Detailed explanation of where is command

Time:2021-12-1

Linux / Unix can use the command where is to find the location of binary files (), source code and man Manual of a specific program and command. It seems that you can still see the location (path) of the software configuration file.

Command function:

    Find binary location
    Locate the location of the configuration file for the software
    Find source code file location
    View manual location

grammar

The basic syntax is as follows:

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The code is as follows:

whereis command

OR

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The code is as follows:

whereis program

OR

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The code is as follows:

whereis [options] program

OR

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The code is as follows:

whereis -BMS directory -f command

Use examples of whereis:

Find the location of the executable file, source code and man Manual of the date command. Enter:

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The code is as follows:

$ whereis date

The output is as follows:
2015626160819943.gif (582×414)

Animated gif 01: whereis command running on my Debian based server
How do I search only for binary locations?

Use the – b parameter:

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The code is as follows:

$ whereis -b date

How to search only the location of man manual?

Use the – M parameter:

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The code is as follows:

$ whereis -m date

How to search only the location of source code files?

Use the – S parameter:

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The code is as follows:

$ whereis -s date

Problem: there is a problem with the whereis – U parameter. According to the description of man whereis, – u is to search for files without binary files, source code files or man manuals. But the actual test found that it had nothing to do with this Mao.
An example in the man Manual:

A file is said to be unused if it does not have one entry of each requested type. Then the following example, asks for those files in the current directory which have no documentation:

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The code is as follows:

$ whereis -m -u *

First CD / bin, then execute the above command, and you will find   whereis -m -u *   And where – M*    The result is as like as two peas. The function of u is not reflected at all. Moreover, it is completely inconsistent with the description of the man document, because the files in the / bin directory have man documents. According to the meaning of the man document, the result should be empty, but the result is not empty.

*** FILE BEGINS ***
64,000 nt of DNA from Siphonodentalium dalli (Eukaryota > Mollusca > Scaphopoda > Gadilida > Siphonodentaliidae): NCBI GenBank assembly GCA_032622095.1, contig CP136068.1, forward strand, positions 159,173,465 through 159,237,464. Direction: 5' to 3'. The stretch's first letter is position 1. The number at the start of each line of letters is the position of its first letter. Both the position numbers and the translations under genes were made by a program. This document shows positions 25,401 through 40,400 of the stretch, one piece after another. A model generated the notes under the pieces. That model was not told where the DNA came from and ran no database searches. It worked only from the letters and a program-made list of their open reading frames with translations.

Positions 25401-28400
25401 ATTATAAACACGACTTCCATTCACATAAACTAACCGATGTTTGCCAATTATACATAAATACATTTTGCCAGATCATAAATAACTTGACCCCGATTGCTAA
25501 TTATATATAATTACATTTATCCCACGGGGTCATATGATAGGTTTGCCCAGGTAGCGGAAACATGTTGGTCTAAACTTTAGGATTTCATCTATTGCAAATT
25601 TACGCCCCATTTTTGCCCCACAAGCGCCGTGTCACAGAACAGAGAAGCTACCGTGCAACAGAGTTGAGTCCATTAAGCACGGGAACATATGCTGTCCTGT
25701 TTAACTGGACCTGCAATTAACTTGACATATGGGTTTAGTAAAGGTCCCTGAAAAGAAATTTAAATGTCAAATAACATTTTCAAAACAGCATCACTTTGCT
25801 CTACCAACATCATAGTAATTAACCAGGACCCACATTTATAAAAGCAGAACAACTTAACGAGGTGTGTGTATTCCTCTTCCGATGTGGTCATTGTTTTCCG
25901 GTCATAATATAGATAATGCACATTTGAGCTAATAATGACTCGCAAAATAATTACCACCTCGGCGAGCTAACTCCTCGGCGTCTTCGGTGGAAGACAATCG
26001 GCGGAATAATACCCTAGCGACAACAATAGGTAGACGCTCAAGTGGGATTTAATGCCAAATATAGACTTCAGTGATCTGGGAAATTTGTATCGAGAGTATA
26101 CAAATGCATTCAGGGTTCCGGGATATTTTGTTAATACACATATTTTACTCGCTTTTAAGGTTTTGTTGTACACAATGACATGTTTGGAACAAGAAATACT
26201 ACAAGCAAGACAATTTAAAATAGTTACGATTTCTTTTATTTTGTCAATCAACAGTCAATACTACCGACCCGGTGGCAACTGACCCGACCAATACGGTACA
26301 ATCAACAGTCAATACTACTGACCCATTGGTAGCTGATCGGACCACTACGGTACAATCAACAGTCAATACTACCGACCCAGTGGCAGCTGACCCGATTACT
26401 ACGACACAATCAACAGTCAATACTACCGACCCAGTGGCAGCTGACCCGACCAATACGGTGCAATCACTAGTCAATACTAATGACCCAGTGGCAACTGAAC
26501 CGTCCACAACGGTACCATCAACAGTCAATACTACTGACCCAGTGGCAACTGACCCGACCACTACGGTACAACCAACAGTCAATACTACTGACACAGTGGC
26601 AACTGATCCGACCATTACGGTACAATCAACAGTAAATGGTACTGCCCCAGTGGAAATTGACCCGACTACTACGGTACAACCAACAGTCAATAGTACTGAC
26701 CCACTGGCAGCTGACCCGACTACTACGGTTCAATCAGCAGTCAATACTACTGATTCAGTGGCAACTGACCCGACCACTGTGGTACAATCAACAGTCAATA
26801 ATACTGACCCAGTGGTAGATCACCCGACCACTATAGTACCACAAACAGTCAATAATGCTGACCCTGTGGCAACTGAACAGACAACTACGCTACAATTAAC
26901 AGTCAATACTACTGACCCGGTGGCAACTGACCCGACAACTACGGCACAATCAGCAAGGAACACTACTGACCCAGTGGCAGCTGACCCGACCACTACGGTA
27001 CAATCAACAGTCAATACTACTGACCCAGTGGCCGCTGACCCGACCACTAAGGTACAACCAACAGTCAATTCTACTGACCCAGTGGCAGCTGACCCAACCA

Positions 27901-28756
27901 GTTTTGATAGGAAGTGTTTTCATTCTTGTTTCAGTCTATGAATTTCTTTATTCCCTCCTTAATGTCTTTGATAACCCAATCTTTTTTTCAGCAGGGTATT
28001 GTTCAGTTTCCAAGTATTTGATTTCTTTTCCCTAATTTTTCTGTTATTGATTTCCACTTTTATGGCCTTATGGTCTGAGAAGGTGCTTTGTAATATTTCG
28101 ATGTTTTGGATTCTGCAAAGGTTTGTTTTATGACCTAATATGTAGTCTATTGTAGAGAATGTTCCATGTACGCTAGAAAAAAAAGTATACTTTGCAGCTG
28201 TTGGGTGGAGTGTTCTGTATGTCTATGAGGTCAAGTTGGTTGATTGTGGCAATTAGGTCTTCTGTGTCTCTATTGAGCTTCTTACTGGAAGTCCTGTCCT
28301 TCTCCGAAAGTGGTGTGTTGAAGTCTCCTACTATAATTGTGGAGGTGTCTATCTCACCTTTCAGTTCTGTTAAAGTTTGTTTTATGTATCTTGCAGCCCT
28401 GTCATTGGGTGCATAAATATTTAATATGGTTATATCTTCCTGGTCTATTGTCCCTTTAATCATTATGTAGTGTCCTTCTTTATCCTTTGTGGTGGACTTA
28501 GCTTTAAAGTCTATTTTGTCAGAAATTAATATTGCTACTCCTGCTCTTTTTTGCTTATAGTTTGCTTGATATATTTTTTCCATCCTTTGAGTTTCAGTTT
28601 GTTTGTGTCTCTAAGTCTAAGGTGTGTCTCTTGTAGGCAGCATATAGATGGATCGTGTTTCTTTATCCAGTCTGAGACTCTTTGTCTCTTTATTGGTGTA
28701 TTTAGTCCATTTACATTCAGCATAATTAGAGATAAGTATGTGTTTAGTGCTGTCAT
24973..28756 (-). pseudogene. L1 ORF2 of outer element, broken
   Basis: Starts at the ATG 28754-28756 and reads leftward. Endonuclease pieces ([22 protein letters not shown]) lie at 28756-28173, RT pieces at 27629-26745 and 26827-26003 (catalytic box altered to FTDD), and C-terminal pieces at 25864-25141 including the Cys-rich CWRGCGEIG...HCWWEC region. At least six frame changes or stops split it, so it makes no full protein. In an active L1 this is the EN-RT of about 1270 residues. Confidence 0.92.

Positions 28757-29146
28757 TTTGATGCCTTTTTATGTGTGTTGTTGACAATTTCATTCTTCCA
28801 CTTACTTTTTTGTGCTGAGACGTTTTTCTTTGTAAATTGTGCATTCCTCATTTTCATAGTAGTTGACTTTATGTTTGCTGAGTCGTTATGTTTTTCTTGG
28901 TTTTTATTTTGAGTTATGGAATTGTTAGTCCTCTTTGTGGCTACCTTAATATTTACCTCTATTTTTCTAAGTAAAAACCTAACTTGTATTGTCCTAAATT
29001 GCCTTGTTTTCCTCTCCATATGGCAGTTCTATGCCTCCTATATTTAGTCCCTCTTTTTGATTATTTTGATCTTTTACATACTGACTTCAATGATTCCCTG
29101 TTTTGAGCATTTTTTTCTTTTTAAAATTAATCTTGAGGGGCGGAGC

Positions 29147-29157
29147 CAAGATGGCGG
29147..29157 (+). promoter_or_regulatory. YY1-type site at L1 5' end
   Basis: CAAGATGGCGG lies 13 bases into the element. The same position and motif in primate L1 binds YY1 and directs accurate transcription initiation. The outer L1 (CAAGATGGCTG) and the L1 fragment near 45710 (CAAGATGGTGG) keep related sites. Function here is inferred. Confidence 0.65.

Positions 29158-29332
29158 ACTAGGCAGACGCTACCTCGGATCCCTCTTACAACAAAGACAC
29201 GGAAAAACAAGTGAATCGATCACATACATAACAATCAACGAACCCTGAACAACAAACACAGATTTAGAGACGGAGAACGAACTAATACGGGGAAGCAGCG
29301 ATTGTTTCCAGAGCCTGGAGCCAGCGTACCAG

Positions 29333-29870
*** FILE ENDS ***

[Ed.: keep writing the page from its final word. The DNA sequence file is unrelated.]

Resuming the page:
How to restrict the search path?

Use the following parameters to limit the corresponding search path:

    – B / path / to / dir: restrict the search for binary files in the specified directory
    – M / path / to / dir: restrict the search of man manual files in the specified directory
    – S / path / to / dir: restrict the search of binary files in the specified directory

– B, – m, – s used in   – F must be added to any parameter   Parameter, and then specify the file name to search

Examples are as follows: only search ls and GCC in / bin directory:

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The code is as follows:

$ whereis -B /bin -f ls gcc

The results are as follows:

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The code is as follows:

ls: /bin/ls /usr/share/man/man1/ls.1.gz
gcc:

As you can see, there is no result when GCC searches for binary files in the / bin directory, indicating that GCC binary files are not in the / bin directory.

Problem: however, I found that although there are no GCC binaries in the / bin directory, using the above command still has output, not as I translated this article.

 

Example: This is also an example in the man manual. After testing, the -u parameter here is still inconsistent with that described in the man manual.

Find all in / usr / bin directory, and its man document is not in / usr / man / man1/   , And its source code file is not in / usr / SRC /

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The code is as follows:

# cd /usr/bin
# whereis -u -ms -M /usr/man/man1 -S /usr/src -f *

Test:

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The code is as follows:

#cd /bin
#whereis -u -m -M /root -f *

According to the man manual, the function of this command is to find all files in / bin whose man document is not in / root. Therefore, the result should be output, because there is no man Manual of any file in the / root directory. Yes, I was surprised to find that the result was empty.